Far be it from me to recommend any vaudeville book above my own (and I’m not, I stand by it as the best of its kind available, though I am also champing at the bit to do a revised, updated edition)…however I also cherish all of the books on the topic that came before mine, and in the spirit of letting a million gardens bloom, I alert you to the existence of three new volumes on the topic. Click on the links for more info and how to purchase:
Vaudeville and the Making of Modern Entertainment, 1890-1925 (pub. October 2020)
Published by University of North Carolina Press, and authored by David Monod, Professor of American Cultural and Social History at Wilfrid Laurier University, who wrote the previous books Settling Scores: German Music, Denazification, and the Americans, 1945-1953 and Storewars: Shopkeepers and the Culture of Mass Marketing, 1890-1939. I haven’t read it yet but how can the writer not have a metaphysical bent with a name like “monod”? Oh, sorry, I guess that’s “monad”!
American Vaudeville (pub. July 2021)
Geoffrey Hilsabeck’s book is a sui generis — chock full of the STUFF of vaudeville (facts, names, dates, moments) and then regurgitated as an avant-garde work of literature. It’s really amazing; read it for pleasure if you already love the lore of vaudeville. And if you’re new to it, it may help you become intrigued. But we’re already getting too utilitarian. In addition to teaching at the University of West Virginia, which also published the book, Hilsabeck is a poet, and this is a poem. Luc Sante also endorses it, and Luc Sante is a God. It’s a lousy cover though, both ugly and misleading. I have no doubt the Three Keatons are mentioned, but as I hope we’ve already made clear, this is a book about EVERYTHING, not just them.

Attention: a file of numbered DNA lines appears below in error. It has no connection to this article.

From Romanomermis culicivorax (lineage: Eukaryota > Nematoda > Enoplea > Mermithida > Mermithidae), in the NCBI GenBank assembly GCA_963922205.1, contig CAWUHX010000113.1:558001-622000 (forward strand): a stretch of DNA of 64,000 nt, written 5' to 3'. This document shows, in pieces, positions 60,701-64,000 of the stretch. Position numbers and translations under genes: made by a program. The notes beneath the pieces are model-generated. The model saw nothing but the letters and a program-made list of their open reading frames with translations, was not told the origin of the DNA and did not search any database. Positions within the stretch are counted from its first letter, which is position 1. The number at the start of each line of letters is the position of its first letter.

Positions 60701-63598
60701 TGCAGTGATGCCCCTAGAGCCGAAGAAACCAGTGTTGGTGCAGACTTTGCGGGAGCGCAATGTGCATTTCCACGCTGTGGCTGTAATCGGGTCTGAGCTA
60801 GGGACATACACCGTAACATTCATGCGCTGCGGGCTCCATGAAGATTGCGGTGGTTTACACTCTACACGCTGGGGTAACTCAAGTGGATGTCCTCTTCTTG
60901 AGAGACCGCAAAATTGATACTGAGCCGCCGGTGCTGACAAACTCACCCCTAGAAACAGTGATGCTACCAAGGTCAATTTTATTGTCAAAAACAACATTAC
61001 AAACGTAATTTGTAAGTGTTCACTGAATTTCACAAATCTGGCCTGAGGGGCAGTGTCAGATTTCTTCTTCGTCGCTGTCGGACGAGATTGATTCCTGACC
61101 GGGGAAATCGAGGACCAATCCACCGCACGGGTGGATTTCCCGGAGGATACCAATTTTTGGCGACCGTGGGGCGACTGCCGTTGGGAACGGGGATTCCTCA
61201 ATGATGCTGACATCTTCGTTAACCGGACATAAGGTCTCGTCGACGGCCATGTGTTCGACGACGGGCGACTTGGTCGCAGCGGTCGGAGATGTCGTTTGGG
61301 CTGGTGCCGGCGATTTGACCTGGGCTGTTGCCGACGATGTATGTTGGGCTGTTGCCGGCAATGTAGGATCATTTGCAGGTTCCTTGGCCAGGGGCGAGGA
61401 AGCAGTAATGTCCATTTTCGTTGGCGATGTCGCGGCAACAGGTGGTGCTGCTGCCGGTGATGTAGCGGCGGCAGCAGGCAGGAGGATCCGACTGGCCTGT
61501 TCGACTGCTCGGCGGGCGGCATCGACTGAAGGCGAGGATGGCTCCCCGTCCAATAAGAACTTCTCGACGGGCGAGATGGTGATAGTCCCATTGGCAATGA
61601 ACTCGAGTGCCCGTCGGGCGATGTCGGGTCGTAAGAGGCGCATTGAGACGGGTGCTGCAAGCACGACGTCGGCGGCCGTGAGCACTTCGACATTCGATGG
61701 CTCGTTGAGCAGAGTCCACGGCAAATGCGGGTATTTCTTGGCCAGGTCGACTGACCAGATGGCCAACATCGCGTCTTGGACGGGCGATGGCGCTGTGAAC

American Vaudeville: A Celebration (pub. May 2020)
Buy this one only if you’re compelled to for some class or if you need it to complete your library and can afford the $137 sticker price. While I am glad I own it, as it contains some information I have not seen elsewhere, I found it badly organized and written, and in want of the stern hand of an editor. Reading it is a slog, but it may have some use as a reference work. Its strongest virtue is aesthetic — it is probably the best book on the market in terms of color reproduction of vaudeville ephemera, and photographs, although it also contains a large number that are oddly irrelevant to the topic. Were they purchased in bulk? There is confusion even in the title. It seems to be a textbook, but are we learning or are we “celebrating”? That sort of muddle categorizes the whole book. Author/editor David Soren is a former child performer of the post-vaudeville period and, as it happens, a MAJOR scholar in other areas: he is Regents Professor of Anthropology and Classics at the University of Arizona and Director of the Orvieto Institute in Umbria, Italy. He has a Ph.D. in Classical Archaeology from Harvard, and degrees also in Greek and Roman Studies and Fine Arts, and too many other impressive credits and accomplishments to name. So I sure wish I liked this one more! BTW, the preface is by Frank Cullen of the American Vaudeville Museum, whose Vaudeville, Old and New remains the gold standard for published vaudeville reference works.